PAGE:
In recent years, the loss ratios (losses/premiums) for commercial auto insurance have been climbing.The ratios have climbed to a point across the insurance industry that it’s difficult for insurance companies to make any money at all. In fact, most have been losing money.
The reasons behind the increase in losses are many. One is commercial auto accidents have become a lucrative target for plaintiff attorneys. They see each accident resulting in an injury as a potentially very profitable legal case. Most businesses carry liability limits in the millions, while few normal people driving their personal car do. This disparity makes advertising to victims of commercial accidents worth the effort. Casting businesses as the “villain” in the accident is easy. They’re operating big heavy vehicles that can crush regular cars. Arguing they were operating in an unsafe way is also easier because it’s not a person they’re blaming, but a big profitable company.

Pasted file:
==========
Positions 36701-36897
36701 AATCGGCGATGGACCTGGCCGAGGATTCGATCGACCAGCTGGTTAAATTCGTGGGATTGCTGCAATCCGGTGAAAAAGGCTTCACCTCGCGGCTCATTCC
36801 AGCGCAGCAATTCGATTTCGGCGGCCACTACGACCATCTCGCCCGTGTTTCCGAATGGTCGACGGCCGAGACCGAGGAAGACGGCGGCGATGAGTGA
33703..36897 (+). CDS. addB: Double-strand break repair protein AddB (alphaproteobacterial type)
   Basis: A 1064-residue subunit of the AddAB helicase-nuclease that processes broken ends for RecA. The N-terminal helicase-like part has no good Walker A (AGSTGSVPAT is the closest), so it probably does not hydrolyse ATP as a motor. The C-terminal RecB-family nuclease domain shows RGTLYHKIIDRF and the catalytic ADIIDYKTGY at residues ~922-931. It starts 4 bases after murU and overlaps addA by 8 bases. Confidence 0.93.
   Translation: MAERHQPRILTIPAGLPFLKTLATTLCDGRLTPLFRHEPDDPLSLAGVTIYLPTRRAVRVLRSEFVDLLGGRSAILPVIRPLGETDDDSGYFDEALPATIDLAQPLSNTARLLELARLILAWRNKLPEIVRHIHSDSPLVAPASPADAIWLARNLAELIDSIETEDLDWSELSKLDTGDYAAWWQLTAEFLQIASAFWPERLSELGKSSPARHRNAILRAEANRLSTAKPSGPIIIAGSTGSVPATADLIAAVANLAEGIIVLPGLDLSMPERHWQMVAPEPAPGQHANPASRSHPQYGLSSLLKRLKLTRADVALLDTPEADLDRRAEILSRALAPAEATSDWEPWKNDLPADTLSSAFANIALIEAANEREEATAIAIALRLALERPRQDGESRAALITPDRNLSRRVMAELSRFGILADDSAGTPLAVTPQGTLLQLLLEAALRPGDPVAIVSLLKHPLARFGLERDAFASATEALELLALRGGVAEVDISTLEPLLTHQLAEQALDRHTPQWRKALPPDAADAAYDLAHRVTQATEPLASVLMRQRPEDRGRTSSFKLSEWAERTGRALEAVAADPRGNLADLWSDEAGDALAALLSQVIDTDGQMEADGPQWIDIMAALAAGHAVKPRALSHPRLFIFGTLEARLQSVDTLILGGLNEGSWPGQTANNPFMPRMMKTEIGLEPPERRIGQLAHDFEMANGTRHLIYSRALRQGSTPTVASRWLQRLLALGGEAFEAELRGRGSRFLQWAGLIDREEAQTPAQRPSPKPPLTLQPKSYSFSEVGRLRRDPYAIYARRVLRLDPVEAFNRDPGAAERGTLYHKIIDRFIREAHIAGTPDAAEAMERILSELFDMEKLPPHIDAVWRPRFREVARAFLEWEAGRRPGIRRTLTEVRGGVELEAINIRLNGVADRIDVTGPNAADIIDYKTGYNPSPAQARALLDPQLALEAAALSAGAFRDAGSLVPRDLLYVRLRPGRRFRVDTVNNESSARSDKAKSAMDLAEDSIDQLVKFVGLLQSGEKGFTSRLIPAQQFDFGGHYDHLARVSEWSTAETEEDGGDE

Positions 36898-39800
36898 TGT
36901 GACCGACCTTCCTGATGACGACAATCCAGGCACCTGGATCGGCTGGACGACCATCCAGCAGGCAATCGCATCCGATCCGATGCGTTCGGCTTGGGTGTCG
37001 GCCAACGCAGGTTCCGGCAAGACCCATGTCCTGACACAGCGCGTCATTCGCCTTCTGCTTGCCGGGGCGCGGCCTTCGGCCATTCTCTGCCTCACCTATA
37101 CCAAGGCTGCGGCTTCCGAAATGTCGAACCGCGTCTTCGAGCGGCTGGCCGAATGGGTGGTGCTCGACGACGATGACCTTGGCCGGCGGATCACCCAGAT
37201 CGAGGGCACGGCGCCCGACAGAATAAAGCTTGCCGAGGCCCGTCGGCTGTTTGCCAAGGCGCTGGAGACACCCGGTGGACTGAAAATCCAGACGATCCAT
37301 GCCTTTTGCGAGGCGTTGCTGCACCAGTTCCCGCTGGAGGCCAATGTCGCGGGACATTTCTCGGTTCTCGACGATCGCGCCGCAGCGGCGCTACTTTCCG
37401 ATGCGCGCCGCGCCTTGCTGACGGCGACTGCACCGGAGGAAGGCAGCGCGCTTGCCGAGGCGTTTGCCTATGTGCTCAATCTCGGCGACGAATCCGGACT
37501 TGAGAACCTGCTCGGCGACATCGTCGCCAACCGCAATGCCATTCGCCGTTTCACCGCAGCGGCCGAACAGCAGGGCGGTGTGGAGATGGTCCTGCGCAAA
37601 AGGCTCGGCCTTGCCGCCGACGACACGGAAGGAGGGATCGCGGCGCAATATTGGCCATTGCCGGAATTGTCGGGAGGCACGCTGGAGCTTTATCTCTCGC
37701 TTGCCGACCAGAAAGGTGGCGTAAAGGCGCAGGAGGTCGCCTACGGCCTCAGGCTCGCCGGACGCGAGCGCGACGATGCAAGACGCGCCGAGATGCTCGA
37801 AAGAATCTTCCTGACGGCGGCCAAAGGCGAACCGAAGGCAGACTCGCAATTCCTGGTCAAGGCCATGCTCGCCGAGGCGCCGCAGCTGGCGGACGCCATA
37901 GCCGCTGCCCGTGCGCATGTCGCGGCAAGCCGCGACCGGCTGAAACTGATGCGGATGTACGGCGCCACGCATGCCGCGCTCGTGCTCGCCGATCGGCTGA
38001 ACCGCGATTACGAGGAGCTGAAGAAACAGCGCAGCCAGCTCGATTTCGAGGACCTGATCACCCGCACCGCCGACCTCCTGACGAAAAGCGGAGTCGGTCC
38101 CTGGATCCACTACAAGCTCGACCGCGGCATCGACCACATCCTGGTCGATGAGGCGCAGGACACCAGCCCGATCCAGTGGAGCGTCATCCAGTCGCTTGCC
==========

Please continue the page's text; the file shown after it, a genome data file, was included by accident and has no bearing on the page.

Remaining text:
Another reason for the increase in losses is the frequency of accidents that come with a healthy growing economy. When business is booming it means more trucks on crowded roads. In some industries, such as in the oil patch, where every vehicle seems to be big, and heavy, and in a hurry, the accidents can be lethal. And who has sympathy in court for a super-rich oil company?
One other reason, related to the one above, is the shortage of drivers in the marketplace. Commercial truck drivers are in high demand everywhere. Using the oil and gas industry again as an example, companies are paying drivers close to $30 an hour. They need warm bodies with a commercial driver’s license, and they need them yesterday. As the demand for drivers goes up, so does the frequency of not-so-good drivers climbing into the cab of the truck.
In short, the insurance companies that are insuring commercial auto liability are getting crushed by the losses that they’re paying, and premiums have to rise for them to continue.
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RT Specialty, LLC
180 N Stetson Ave, Suite 4600
Chicago, Illinois 60601